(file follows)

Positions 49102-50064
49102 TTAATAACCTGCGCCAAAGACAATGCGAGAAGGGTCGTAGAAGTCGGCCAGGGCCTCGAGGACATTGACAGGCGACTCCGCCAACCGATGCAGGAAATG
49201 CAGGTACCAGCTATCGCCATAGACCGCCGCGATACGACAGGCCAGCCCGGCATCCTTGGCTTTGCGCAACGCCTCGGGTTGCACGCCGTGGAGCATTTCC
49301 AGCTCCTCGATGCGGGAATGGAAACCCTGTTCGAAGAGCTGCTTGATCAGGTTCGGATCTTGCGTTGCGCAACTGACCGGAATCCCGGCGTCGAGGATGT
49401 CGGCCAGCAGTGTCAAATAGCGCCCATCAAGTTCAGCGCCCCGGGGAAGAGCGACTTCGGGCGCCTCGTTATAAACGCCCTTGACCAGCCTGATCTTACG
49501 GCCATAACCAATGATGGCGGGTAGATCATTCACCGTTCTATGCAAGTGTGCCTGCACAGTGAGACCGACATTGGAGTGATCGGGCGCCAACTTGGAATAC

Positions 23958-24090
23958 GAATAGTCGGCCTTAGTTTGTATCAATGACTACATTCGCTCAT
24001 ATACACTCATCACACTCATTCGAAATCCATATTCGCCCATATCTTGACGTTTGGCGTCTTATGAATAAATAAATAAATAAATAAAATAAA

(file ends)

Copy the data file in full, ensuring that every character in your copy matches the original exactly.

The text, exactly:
Positions 49102-50064
49102 TTAATAACCTGCGCCAAAGACAATGCGAGAAGGGTCGTAGAAGTCGGCCAGGGCCTCGAGGACATTGACAGGCGACTCCGCCAACCGATGCAGGAAATG
49201 CAGGTACCAGCTATCGCCATAGACCGCCGCGATACGACAGGCCAGCCCGGCATCCTTGGCTTTGCGCAACGCCTCGGGTTGCACGCCGTGGAGCATTTCC
49301 AGCTCCTCGATGCGGGAATGGAAACCCTGTTCGAAGAGCTGCTTGATCAGGTTCGGATCTTGCGTTGCGCAACTGACCGGAATCCCGGCGTCGAGGATGT
49401 CGGCCAGCAGTGTCAAATAGCGCCCATCAAGTTCAGCGCCCCGGGGAAGAGCGACTTCGGGCGCCTCGTTATAAACGCCCTTGACCAGCCTGATCTTACG
49501 GCCATAACCAATGATGGCGGGTAGATCATTCACCGTTCTATGCAAGTGTGCCTGCACAGTGAGACCGACATTGGAGTGATCGGGCGCCAACTTGGAATAC

Positions 23958-24090
23958 GAATAGTCGGCCTTAGTTTGTATCAATGACTACATTCGCTCAT
24001 ATACACTCATCACACTCATTCGAAATCCATATTCGCCCATATCTTGACGTTTGGCGTCTTATGAATAAATAAATAAATAAATAAAATAAA